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Local News

  • Triple S Planning Commission: Pharmacy looks to share space with Shelby Hardware

    Shelby County could be close to getting a new locally owned pharmacy.

    The Triple S Planning Commission will hear a development plan from Andrews Pharmacy at its regularly scheduled meeting on Tuesday at 6:30 p.m. at the Stratton Center.

    The development plan calls for 1,500 square feet of the Shelby Hardware building, 1545 Midland Trail, to be converted into Andrews Pharmacy with the construction of an interior wall. The hardware store will remain.

    A drive-thru window would be added on the west side of the building by Peach Tree Street.

  • News digest: July 12, 2013

    Dropout age of 18 will be state law

    Gov. Steve Beshear, first lady Jane Beshear and Education Commissioner Terry Holliday Wednesday commended school boards across Kentucky that raced to adopt the new “Graduate Kentucky” standard, keeping students in school until they earn a high school diploma or turn 18.

  • EARLIER: New pipeline project would be 4th in Shelby

    As more information becomes available, Shelby countians are becoming more and more interested in the proposed Bluegrass Pipeline and its path from the shale-drilling areas of West Virginia, Ohio and Pennsylvania.

    The Shelby chapter of the Kentuckians for the Commonwealth has organized an informational meeting for 6 p.m. on Thursday at the Stratton Center to tackle the subject. The group has invited a guest speaker to discuss the topic and plans to talk about what other KFTC chapters are doing in preparation of pipeline discussions.

  • Shelby County farmers say rain drowning tobacco

    As storms battered Shelby County and much of the state on Wednesday, farmers had to be shaking their heads.

    Many years they’re left looking for water during July as drought conditions begin to set in, but all that rain this year is causing its own problems.

    Senate Agriculture Chair Paul Hornback, who also farms tobacco and other crops in Shelby County, said that local farmers are suffering, but the worst tobacco damage is in the southern portion of the state.

    “The wet weather has devastated the crop down there,” he said.

  • News Digest: July 10, 2013

    Shelby, much of state already meeting average July rainfall

    Shelby County got drenched in rain this past week, already reaching it’s average rainfall for the month of July.

  • Shelby County School Board: Board to revisit, study substitute teacher pay

    The Shelby County Board of Education will review its 2013-14 pay schedule for substitute teachers after a workshop to discuss the plan during Thursday’s regular meeting at the board’s offices, 1155 Main Street, Shelbyville.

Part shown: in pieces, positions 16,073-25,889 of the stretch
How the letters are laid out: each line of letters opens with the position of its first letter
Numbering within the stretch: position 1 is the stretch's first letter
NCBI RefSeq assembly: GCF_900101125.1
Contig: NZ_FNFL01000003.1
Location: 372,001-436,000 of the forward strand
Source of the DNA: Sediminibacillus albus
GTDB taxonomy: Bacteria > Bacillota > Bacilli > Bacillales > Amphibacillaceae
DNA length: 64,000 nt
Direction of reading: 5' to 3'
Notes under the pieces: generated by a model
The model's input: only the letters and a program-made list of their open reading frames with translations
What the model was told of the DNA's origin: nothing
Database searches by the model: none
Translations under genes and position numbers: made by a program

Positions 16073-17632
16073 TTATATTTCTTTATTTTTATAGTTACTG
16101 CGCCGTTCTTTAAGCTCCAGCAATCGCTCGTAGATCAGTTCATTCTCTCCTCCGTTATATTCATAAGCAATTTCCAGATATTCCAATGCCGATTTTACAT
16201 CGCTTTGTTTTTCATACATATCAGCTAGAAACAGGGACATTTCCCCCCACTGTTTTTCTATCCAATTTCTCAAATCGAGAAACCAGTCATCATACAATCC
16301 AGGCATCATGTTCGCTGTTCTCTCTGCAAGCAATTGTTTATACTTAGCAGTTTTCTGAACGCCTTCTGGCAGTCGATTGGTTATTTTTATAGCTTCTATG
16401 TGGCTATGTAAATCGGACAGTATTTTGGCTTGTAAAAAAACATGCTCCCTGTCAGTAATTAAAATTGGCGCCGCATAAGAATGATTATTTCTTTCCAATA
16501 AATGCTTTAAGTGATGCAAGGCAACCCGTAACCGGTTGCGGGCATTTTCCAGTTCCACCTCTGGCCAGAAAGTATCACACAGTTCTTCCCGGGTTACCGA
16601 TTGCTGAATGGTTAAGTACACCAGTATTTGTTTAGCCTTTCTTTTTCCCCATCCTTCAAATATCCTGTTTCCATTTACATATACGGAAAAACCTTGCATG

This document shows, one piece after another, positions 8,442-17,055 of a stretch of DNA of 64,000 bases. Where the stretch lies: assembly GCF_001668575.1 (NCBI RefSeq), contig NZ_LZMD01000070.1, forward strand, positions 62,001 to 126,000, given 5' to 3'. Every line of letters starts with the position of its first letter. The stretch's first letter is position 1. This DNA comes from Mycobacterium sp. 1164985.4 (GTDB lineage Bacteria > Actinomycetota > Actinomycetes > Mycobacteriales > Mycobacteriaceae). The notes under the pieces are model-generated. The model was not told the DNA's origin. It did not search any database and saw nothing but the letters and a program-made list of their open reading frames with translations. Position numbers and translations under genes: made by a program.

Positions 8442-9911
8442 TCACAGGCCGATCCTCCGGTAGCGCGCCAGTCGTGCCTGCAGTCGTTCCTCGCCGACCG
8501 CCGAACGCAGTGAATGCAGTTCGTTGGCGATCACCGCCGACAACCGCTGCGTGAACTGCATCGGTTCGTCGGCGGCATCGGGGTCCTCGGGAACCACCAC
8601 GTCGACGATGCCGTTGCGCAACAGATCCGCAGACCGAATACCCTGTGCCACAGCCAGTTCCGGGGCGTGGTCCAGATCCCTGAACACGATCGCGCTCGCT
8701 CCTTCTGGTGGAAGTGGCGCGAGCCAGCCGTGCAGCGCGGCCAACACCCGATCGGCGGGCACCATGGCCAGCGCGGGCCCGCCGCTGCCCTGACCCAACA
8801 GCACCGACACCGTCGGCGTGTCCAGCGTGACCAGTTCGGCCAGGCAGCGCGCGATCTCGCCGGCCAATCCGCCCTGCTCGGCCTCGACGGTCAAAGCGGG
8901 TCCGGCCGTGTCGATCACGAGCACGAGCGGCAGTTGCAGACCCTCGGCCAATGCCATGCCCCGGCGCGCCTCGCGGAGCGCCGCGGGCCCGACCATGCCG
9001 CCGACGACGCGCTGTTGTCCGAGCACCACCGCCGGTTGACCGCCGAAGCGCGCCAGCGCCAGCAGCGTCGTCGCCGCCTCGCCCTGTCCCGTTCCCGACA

• Camping fundraiser aids new women’s shelter

    ANADV camping fundraiser

    WHEN:July 13-14

    WHERE:Red Orchard Park, 704 Kentucky Street, Shelbyville

    WHY:To raise money for the non-profit group ACT Now Against Domestic Violence (ANADV)

    COST:$75 for a family, $55 for couples, and $45 for singles

    WHAT TO BRING:Camping equipment, outdoor games. Food will be available for sale on site

  • Shelbyville City Council: Curbside pick-up discussion may yield decision

    A decision on whether or not the city will move forward with plans for curbside trash and recycling pickup may finally be reached at Thursday’s special called Shelbyville City Council meeting, 6:30 p.m. at city hall, 315 Washington Street.

    Mayor Tom Hardesty said he will be encouraging council members to speak their mind and offer comments on the matter, and that he will also be speaking on the subject.

  • History buff not bluffing about quest for knowledge

    Nancy Hill may not have a time machine at her fingertips, but you'd never know it from talking to her.

    The Shelbyville native’s passion for researching historic buildings in her community is so all consuming that she can tell you about every building in the downtown district-complete with details so intricate as to be incredible.

    "People call me all the time when they have a question [about an historic building]," she said, laughing.

  • Leaking chlorine tanks removed from yard in Simpsonville

    Three leaking chlorine tanks buried in the backyard of a home in Simpsonville have been removed without endangering the public, officials said.

    Simpsonville Fire Chief Ronnie Sowder said that about 11:30 Sunday morning, Shelby County dispatch received a 911 call of a chemical odor in the vicinity of the 200 block of Old Veechdale Road.